Saturday, August 24, 2013

Themed Dungeon Dressing

Wood Door
Timber Supports
Archway or just a wood door
Polished Maple Door
Planked Door
Wooden Portcullis
-- Locked
Door and Keyhole
Alarm Spell
Lever on other side
-- Stuck
Cave In
Hold Portal Effect
Rusty Hinges
Rusty Gears
-- Trapped
Tripe Wire drops rocks
Spikes or Darts
Tile drops Portcullis on you
Iron Door
Vault Door
Reinforced Oak Door
Sliding Hatch
Jail Door
-- Locked
Combination Lock
Cave In
Wizard Lock
Mechanical Lever
Key Hole
-- Stuck
Rusted Turn Crank
Jammed in place or
Transmuted Stone
Open/Close effect
Re-shuts door
Rusted Gears
Rusted in Place
Could be bars or hinges
-- Trapped
Gas Trap
Spell such as Magic Missile
Or Fireball
Animated Dead

Chute to another cell
Small Chamber
Alcove, Break room or storage area.
Partial Cavern
Sitting Room, Bedroom or closet
Partially collapsed room
Cell or break room
Medium Chamber
Ore deposit, Loading zone or barracks
Cavern or serious of Caverns
Library, arena, Master Bedroom, Dining Hall,  Treasure room,  or workshop such as Apothecaries or Artificers
Storage room or old room with decayed furniture maybe bugs rodents or bones
Torture Room, Barracks, cafeteria or waste/body disposal
Large Chamber
Cavern or Rail Station, With Support beams
Serious of caverns and drops offs or underground stream or lake possibly a lair for creatures or a large monster
Cafeteria, Menagerie,  Statue room, garden, Music Hall,
Series of rooms with collapsed walls, ancient temple or throne room,  crypt or burial chamber such as for mummification or ceremonies
Execution chamber or common room for many prisoners to be locked to benched or walls
Passage Way
Tunnels with or without rails usually with support possible natural caverns
Tunnels usually natural and varying heights and depths
Hallway, possibly with pillars or statues. Sometimes chairs and small tables.
Sometimes hallways other times just holes in the wall or crumbled rooms.
Cramped or dark halls torch scones maybe skulls
Timber Supports
An odd shaped passage or crawl way
Carved Archway of stone or fine maple usually with many patterns possibly faces
Collapsed door or wall, possible a ventilation shaft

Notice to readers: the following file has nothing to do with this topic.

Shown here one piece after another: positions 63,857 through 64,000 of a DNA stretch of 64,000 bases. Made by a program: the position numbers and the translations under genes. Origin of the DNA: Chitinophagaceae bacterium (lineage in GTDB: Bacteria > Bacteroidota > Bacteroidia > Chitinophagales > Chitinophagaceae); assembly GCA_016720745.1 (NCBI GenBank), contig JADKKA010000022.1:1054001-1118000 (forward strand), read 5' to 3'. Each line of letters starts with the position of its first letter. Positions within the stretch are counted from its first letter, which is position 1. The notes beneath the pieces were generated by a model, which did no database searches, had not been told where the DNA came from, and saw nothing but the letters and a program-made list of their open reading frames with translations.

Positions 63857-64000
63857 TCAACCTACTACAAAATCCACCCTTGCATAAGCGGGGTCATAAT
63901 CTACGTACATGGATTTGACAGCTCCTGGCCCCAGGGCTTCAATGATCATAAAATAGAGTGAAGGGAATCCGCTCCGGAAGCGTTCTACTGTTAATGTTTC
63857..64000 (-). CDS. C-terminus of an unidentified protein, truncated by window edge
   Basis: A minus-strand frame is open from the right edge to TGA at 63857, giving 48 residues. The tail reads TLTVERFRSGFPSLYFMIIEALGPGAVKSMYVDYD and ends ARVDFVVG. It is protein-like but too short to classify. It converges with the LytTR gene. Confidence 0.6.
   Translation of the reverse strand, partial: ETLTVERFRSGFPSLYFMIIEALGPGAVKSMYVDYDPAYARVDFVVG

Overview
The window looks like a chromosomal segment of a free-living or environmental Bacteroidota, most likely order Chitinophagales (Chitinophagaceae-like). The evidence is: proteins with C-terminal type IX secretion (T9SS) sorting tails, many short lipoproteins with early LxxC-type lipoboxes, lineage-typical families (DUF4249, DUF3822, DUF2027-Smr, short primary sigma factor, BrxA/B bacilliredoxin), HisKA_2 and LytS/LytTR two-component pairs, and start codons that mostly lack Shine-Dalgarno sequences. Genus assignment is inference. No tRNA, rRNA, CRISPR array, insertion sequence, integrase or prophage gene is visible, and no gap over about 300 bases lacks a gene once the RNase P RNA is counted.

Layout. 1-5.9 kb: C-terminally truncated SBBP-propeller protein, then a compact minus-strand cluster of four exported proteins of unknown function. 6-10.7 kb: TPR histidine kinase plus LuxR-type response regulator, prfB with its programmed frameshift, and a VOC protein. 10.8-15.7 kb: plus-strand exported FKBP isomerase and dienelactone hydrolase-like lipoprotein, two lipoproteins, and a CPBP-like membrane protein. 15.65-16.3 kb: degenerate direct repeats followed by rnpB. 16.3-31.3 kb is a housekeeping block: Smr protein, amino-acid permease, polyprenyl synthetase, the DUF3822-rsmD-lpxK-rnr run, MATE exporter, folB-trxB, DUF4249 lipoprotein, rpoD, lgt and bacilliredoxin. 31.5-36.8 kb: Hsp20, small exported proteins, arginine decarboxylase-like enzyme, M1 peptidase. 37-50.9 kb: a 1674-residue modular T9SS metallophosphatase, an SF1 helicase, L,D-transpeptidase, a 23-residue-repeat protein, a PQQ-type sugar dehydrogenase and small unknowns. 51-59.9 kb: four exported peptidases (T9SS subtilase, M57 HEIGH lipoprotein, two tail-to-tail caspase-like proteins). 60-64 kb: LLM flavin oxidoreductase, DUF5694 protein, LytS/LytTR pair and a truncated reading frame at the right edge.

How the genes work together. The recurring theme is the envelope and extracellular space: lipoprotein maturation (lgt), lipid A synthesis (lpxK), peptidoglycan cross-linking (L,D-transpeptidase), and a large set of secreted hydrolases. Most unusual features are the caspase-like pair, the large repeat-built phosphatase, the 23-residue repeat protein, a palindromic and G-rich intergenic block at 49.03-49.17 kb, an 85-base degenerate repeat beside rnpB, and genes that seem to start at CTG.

Door frame or bars on both sides
Dug steps or a rope ladder
Sudden cliffs or drop offs
Spiral stairs or an elevator system
Damage floors or ceilings, old stairs sometimes a sudden collapse or a pile or rumble to climb up or down
Stone stairs, possibly chutes or pits
Secret Door
Concealed or caved in
Strange twists and turns make a passage almost unnoticeable
Illusion or finely crafted secret door such as a sliding wall or rotating bookshelf
Collapsed wall covers a door or passage, or an old sliding door.
Usually concealed construction or masonry such as an emergency escape route or hidden armory.

Sunday, April 14, 2013

Got my ADD Players Manual.

Just got my copies of the Adventures Dark and Deep Players Manual yesterday. I got one hardcover and one soft cover and both look good. The art seams to have a variety of styles but all retro looking. My players are excited and so far we like the art.

Friday, March 22, 2013

The Tenants of My Belief.

There is a life force that flows through all things
The universe provides
Moderation helps maintain balance
The truth of the universe is within you ~ Kumare
You can only trust someone to be himself
Each person and relationship is unique
I am me, You are you, we are us.

Show other people they can change, but do not try to force them but rather accept them.

Thursday, March 14, 2013

Design comment on Warblers Nest and Looming

Another Post originally made for an a school assignment.

The Warblers Nest uses the basic mechanic of many text based adventures where you type words to control what you do in the game. Besides that I found it rather different then any text adventure I have played before.  It had a way of telling you about your goal and letting you know of things you could do buy telling you about past memories or flash backs. This served as a way of expressing story as well as telling you about the character you are playing.

I honestly had a hard time figuring out what to do or rather I kept trying things with little result. I had to check the hints and learned to use the examine command more which I felt was tedious as I kept trying to use look in place of examine when I first started. Having the hints is a good thing for this game but I worry it could be overly necessarily to have them. Which could be a sign of bad design, possibly.

One mechanic that bugged me was telling me I can't go somewhere until later. I don't like this in any game but it seamed especially frustrating in this game as I wanted to explore and was told to search for eggshells and yet could not go places when I wanted to search there. However, this mechanic serves to prevent players from wasting time in areas that they cannot accomplish anything in yet.

This game's mechanics definitely make me feel like it is a mystery. You start wondering why you are looking for egg's, what happened, what's in the cottage, what did you throw into the river. Even the hint's try to not ruin this mystery for you. Unfortunately it can leave the player not knowing what to do so it is best suited for people who like to solve puzzles or play detective.


Looming felt a very intuitive game. The controls were displayed on screen when I started and were simple enough as was the rest of the game that no explanation was needed. Small bits of information are given as you find objects exploring and this works to allow you to figure out what happened in the past. Information on your character and his past are given when you exit the area through small portals. One mechanic I liked was the simple dots on the main screen that would fill as you exit and go back into Looming.

I also found their choice in graphics interesting, with small animals or insects represented by tiny dots and the black and white theme. It allows you to use your imagination even with a graphical interface. As exploration game I think all of these mechanics work very well.